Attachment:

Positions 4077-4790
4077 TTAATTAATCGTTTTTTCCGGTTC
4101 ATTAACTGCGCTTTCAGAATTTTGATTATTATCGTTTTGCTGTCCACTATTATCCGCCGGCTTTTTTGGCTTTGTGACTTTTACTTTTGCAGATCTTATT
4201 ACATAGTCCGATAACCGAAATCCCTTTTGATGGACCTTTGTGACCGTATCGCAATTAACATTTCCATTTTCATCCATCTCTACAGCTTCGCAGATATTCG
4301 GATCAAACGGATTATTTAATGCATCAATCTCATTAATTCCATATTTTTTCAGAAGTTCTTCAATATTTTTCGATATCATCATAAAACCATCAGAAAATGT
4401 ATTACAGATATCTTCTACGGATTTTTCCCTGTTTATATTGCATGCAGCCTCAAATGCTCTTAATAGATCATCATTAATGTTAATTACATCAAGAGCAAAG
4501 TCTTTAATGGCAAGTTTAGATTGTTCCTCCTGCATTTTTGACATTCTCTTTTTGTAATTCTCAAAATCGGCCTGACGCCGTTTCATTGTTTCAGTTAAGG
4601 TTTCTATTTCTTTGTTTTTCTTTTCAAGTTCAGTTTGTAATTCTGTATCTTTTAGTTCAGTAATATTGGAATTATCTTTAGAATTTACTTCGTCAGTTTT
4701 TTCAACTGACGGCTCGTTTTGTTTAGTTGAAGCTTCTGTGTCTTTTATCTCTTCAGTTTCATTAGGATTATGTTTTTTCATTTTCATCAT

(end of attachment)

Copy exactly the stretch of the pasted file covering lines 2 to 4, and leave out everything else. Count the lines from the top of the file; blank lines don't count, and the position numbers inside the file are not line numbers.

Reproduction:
4077 TTAATTAATCGTTTTTTCCGGTTC
4101 ATTAACTGCGCTTTCAGAATTTTGATTATTATCGTTTTGCTGTCCACTATTATCCGCCGGCTTTTTTGGCTTTGTGACTTTTACTTTTGCAGATCTTATT
4201 ACATAGTCCGATAACCGAAATCCCTTTTGATGGACCTTTGTGACCGTATCGCAATTAACATTTCCATTTTCATCCATCTCTACAGCTTCGCAGATATTCG